Jim Landis: A real good sport
Star Beacon sports editor did much more than write about players, coaches during his tenure
By KARL E. PEARSON
"With the media, there is often a sense of suspicion between the interviewer and interviewee. One might even call it an adversarial relationship.
There are exceptions to that rule. Jim Landis was one of those who felt respect was a two-way street and the framework for how sports writers and the coaches and athletes they covered should treat each other.
Landis was the eighth sports editor of the Star Beacon, taking over in 1960. By the time Landis left the area himself in 1967 to take over as the sports information director at the University of Wisconsin-Oshkosh, he had taken the paper’s coverage to a new level and had opened doors for sports teams throughout Ashtabula County. He was succeeded by Bob Pasqualone in 1968.
His path in the years prior to his death on Sept. 25, 1995 took him many places, from his post in Wisconsin for a five-year hitch, to Littleton, Colo. for another 10 years and finally to the Austin, Texas area for slightly more than another decade before he was claimed by a battle with diabetes, heart disease and, ultimately, cancer. But his heart never truly left Ashtabula County, according to his lifelong friend and fellow 1952 Harbor High School graduate, Dave Clark, who still lives in the Harbor district.
JIM LANDIS poses for the camera May 27, 1985.
“Those were the happiest times of Jim’s life,” he said. “He enjoyed kids’ sports.
“Jim didn’t have children of his own. The closest was his nephew, Doug Behn. But those kids (area athletes) were his kids.”
That’s because Landis carried an honesty about him that few persons did.
“There was no phoniness about Jim,” Clark said. “I never knew anyone who didn’t like Jim.”
Landis became a close friend of the coaches whose games he covered. He especially developed a following among the schools in southern Ashtabula County, largely because he gave their players and coaches the respect they craved and perhaps hadn’t received before he took the reins at the Star Beacon.
“Jim took a lot of interest in smalltown kids,” retired Pymatuning Valley boys basketball coach Bob Hitchcock, who flashed his playing skills in the early years of Landis’ tenure, then cut his teeth in coaching in the latter years of Landis’ stay, said. “He gave us some respect. For some reason, Jim took a liking to us. And you know, it means even more to us now than it did back then.
“He’d always come in and talk to the players. He even used to call us after games to find out how we did. I think he enjoyed us as much as we enjoyed him.”
But Landis also had a great relationship with the coaches and athletes of the Northeastern Conference and old Western Reserve League. Retired Harbor boys basketball coach and athletic director Ed Armstrong speaks to that.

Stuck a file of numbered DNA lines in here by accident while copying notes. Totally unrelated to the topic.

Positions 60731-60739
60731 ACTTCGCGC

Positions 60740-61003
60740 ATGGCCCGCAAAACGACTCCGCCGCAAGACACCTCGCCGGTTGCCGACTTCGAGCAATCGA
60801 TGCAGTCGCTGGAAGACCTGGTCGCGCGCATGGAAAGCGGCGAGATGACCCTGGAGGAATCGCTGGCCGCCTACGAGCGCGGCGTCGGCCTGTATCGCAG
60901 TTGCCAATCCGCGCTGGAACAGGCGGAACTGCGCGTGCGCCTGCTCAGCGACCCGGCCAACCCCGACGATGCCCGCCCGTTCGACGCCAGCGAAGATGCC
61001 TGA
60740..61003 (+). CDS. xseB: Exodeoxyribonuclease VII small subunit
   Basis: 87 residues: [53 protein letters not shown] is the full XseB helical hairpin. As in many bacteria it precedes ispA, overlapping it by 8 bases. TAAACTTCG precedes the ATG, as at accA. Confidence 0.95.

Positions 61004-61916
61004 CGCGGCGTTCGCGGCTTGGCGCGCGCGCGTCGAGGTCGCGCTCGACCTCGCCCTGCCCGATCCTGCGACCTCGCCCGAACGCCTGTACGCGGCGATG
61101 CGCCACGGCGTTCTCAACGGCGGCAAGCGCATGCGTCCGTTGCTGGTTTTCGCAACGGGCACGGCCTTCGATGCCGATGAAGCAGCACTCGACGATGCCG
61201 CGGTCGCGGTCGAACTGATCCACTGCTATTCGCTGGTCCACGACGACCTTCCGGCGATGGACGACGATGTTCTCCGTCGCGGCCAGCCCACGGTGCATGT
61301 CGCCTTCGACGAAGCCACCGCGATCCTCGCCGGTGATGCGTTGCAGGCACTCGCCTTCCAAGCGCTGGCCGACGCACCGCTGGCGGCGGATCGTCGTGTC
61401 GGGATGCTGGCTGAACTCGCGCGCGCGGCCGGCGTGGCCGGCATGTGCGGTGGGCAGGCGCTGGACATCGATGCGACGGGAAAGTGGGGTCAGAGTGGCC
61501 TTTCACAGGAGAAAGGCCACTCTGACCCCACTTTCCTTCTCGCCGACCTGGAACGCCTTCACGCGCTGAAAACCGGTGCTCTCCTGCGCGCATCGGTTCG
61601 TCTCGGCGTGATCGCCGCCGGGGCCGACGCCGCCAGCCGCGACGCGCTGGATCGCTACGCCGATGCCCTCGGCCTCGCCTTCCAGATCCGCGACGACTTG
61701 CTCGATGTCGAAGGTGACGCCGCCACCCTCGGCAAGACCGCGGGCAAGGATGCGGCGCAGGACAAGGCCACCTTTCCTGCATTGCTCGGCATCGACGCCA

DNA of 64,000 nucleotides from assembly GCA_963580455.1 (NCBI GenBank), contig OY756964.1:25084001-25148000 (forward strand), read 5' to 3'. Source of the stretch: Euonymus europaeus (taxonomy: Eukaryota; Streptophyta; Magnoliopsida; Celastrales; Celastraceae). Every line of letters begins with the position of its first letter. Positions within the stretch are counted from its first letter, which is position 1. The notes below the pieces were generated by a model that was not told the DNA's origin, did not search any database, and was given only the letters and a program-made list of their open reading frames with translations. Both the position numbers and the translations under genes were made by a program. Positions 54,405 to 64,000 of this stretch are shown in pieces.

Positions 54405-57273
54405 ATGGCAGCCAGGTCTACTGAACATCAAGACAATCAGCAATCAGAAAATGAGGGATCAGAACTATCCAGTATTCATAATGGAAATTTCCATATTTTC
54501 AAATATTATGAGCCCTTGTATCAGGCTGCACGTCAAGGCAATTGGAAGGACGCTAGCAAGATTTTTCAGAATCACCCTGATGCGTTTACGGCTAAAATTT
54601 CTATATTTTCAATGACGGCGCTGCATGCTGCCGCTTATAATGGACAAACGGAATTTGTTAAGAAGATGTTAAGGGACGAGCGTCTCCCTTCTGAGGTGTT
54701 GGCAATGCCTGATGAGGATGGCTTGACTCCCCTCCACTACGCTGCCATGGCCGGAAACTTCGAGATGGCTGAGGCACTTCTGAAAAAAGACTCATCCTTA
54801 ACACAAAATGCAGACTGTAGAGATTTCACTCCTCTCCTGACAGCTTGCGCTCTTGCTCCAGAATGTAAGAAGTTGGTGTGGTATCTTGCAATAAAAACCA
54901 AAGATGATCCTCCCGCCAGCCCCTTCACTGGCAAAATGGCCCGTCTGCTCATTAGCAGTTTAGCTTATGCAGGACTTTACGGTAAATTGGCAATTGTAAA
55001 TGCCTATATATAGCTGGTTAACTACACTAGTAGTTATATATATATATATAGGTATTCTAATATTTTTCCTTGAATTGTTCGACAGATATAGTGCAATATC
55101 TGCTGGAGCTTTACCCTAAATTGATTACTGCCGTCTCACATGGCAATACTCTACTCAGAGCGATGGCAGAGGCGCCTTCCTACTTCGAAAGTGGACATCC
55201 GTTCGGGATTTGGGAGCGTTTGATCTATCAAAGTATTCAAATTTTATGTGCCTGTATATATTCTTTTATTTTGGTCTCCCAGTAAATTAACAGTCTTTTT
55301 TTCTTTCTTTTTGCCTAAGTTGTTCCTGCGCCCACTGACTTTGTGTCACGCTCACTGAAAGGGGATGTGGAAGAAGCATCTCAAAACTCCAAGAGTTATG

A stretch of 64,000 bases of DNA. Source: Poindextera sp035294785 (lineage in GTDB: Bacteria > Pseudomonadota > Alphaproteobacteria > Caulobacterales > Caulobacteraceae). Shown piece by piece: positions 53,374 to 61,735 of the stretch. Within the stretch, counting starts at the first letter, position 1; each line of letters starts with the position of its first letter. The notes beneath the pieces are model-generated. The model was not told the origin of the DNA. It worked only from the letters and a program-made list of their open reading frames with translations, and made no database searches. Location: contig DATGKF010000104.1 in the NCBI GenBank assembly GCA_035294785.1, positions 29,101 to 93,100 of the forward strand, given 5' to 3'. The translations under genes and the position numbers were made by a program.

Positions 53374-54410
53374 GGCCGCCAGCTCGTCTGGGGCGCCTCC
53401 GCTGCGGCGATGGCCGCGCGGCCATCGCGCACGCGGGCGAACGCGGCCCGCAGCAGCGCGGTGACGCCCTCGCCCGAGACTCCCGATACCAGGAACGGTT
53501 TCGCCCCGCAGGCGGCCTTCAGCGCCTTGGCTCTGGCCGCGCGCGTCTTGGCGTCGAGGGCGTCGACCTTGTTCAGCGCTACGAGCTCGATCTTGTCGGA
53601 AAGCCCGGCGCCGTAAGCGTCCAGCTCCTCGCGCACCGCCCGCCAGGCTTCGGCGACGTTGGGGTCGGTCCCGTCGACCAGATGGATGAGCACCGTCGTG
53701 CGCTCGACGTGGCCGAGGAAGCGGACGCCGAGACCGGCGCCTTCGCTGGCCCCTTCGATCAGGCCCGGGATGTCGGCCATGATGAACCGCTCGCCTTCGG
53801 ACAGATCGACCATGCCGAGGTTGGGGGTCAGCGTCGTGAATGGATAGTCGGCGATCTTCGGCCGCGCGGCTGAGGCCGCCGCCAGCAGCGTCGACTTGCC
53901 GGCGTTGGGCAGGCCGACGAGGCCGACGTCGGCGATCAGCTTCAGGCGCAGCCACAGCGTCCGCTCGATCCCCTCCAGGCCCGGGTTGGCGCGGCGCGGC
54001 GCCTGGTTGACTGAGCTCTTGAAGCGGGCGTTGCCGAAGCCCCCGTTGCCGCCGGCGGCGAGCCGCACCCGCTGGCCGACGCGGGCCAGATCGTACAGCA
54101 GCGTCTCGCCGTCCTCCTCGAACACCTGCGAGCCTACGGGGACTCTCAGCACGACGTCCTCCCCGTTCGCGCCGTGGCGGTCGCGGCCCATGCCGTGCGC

“Jim was a good writer,” he said. “He always covered the games fairly. What I liked about him was after a game, a lot of times when you lose, a coach hates to answer questions, but Jim always had a way of putting his questions in a way that didn’t upset you at all.
“Every school that Jim covered, he was your friend. And that was in a time when Ashtabula County had some of its best basketball players and coaches ever. He really was respectful of everybody. When he left, it made it a lot sadder for all of us.”
In fact, as his health deteriorated and perhaps realizing that his time was short, Landis returned to Ashtabula County for a visit to some of the areas he loved the most. He made a pilgrimage in the fall of 1994 to Andover and had a get-together with Hitchcock, his brother Gordon and their old Laker teammate and coaching colleague Paul Freeman.
When Landis passed away, it was decided that his body would be returned to Ashtabula County. Initially, it was thought that his remains would be cremated, with the ashes to be scattered on the 50-yard-line at Harbor’s Wenner Field.
But then the decision was made to hold a conventional burial. Dave Clark’s wife, Lois, provided the answer by supplying the plot in her Anderson family plot in Edgewood Cemetery.
Dave Clark put out a call for help to Bob Hitchcock with that ceremony. Clark, the Hitchcock brothers, Freeman and Frank Zeman were among those serving as pallbearers.
But Landis’ legacy lives on. On Sunday, he will follow Alfred (who served as the first Star Beacon sports editor from 1921 through 1946) as the next media inductee into the Ashtabula County Basketball Foundation Hall of Fame. That would make him proud in itself, but to join Bob Hitchcock, Freeman, Armstrong and so many other coaches and players whose endeavors he chronicled would truly resonate with Landis.
“I can see his face lighting up even now,” Clark, who will accept Landis’ award, said. “He used to tell me he was just doing his job, but it was the best time of his life.
“He’d be tickled pink. He’d be beaming.”